An interest in eighteenth-century intellectual history led Wolf in 1956 to begin the reconstruction of three colonial private libraries which had been partly or wholly incorporated into the Library Company - those of James Logan, Benjamin Franklin, and William Byrd of Westover, Virginia. He published a definitive catalogue of Logan's library in 1974. The other two libraries had been scattered by 1800, but he was able to locate substantial parts of them on the Library Company's shelves and in other collections across the country.
Comparing the Library Company's holdings with already-published subject bibliographies uncovered still more collections of surprising strength in areas such as technology, Judaica, household and cookery books, courtesy books, gift books, and architecture. In the process of strengthening and extending the Library Company's core collection, unnecessary or expensive duplication of the holdings of other local libraries was always avoided. This principle was applied not only to individual books but to whole areas of collecting. All acquisitions still build on the core collection acquired between 1731 and 1880. The collection is constantly growing, but its essential character has not changed.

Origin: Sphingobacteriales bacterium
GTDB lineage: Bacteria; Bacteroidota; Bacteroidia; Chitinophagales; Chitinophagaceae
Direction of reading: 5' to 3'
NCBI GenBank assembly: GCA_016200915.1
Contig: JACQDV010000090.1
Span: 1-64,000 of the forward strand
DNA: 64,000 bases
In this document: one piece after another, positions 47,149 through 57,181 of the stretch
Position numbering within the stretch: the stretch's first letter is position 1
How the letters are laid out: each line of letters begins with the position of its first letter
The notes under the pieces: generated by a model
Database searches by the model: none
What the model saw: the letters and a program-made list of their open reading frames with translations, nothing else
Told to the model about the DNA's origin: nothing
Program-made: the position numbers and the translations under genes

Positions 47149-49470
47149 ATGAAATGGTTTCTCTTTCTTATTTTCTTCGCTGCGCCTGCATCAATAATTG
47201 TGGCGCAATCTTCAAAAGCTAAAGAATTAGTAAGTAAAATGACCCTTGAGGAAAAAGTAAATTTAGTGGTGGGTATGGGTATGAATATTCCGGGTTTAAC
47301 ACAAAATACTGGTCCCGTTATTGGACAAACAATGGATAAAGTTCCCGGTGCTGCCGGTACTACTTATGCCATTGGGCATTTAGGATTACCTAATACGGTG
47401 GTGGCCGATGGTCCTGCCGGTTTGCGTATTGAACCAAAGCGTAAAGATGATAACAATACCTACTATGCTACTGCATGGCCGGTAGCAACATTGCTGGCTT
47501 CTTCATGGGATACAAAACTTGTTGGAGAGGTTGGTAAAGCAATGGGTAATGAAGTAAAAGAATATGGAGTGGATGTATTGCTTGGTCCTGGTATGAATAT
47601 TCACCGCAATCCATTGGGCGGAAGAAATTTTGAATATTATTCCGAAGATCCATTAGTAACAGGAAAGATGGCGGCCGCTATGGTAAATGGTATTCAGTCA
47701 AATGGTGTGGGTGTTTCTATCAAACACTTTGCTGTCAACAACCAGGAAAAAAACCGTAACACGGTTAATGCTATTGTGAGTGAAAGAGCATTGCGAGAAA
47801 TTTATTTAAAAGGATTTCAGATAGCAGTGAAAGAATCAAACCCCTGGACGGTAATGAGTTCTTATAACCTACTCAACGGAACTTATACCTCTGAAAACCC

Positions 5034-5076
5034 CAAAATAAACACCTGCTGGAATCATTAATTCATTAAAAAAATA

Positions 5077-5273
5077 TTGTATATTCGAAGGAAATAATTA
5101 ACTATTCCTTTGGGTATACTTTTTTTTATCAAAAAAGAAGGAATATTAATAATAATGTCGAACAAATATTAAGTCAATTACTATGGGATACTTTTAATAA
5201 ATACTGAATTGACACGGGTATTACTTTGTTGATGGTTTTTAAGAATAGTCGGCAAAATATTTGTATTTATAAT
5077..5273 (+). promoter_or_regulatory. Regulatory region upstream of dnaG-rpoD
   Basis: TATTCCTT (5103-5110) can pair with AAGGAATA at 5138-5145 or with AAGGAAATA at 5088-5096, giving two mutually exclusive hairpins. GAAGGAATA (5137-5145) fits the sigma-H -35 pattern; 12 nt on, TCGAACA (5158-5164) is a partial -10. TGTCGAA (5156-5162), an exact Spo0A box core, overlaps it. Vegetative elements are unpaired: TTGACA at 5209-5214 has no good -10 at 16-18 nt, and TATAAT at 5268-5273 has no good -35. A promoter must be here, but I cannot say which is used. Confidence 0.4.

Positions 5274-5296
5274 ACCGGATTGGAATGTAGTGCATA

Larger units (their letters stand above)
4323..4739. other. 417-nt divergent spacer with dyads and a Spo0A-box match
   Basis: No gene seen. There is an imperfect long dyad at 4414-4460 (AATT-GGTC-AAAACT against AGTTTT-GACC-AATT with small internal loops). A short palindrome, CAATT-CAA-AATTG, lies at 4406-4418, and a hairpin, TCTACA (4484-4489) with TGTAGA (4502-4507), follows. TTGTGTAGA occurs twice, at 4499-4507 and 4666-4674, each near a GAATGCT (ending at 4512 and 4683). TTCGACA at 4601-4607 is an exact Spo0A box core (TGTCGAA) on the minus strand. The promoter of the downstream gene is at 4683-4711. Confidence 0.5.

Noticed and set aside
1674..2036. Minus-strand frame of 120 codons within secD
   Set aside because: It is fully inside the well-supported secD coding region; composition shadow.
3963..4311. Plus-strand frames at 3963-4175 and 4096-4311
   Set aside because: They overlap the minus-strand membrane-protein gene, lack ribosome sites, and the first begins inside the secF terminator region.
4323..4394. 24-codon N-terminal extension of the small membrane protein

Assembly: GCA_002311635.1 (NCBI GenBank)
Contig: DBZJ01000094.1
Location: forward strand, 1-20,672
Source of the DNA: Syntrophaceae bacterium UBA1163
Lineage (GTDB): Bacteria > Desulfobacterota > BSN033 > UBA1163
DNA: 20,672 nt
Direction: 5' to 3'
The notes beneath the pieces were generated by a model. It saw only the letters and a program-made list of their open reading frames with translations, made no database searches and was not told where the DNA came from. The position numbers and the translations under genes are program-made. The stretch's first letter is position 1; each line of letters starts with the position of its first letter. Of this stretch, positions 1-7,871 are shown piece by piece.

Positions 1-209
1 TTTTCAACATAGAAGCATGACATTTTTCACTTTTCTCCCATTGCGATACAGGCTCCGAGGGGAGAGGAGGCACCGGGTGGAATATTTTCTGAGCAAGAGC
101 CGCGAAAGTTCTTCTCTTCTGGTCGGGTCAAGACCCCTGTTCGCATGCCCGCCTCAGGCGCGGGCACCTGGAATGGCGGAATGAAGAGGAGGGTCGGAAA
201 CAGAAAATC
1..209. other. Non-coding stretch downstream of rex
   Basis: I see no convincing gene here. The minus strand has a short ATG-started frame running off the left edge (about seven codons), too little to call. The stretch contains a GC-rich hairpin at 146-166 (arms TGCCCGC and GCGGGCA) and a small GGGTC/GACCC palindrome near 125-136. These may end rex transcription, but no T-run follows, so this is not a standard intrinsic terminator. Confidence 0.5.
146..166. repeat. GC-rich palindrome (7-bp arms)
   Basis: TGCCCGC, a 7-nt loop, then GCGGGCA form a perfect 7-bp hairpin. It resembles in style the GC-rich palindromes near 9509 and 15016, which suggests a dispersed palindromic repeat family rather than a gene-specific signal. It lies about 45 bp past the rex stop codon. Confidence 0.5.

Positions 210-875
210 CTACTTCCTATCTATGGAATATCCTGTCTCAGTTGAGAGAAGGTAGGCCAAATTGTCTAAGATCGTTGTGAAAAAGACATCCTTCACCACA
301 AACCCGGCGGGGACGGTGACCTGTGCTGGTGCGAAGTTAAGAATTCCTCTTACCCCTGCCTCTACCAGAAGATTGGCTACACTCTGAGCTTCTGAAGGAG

The move to the new Ridgway Library proved fruitful for the print collection of the Library Company as well. With the appointment of Stefanie A. Munsing as curator of prints in 1971, the Print Department was born and quickly became a center of activity. A vast task faced the new curator of reorganizing and cataloguing the accumulation of Philadelphia views, portraits, American political cartoons, and early photographs. In 1975, Bernard Reilly moved from the Reading Room to the Print Department. It was during his tenure and due to his initiative that the Library Company's remarkable collection of nineteenth-century Philadelphia photographs began to be appreciated.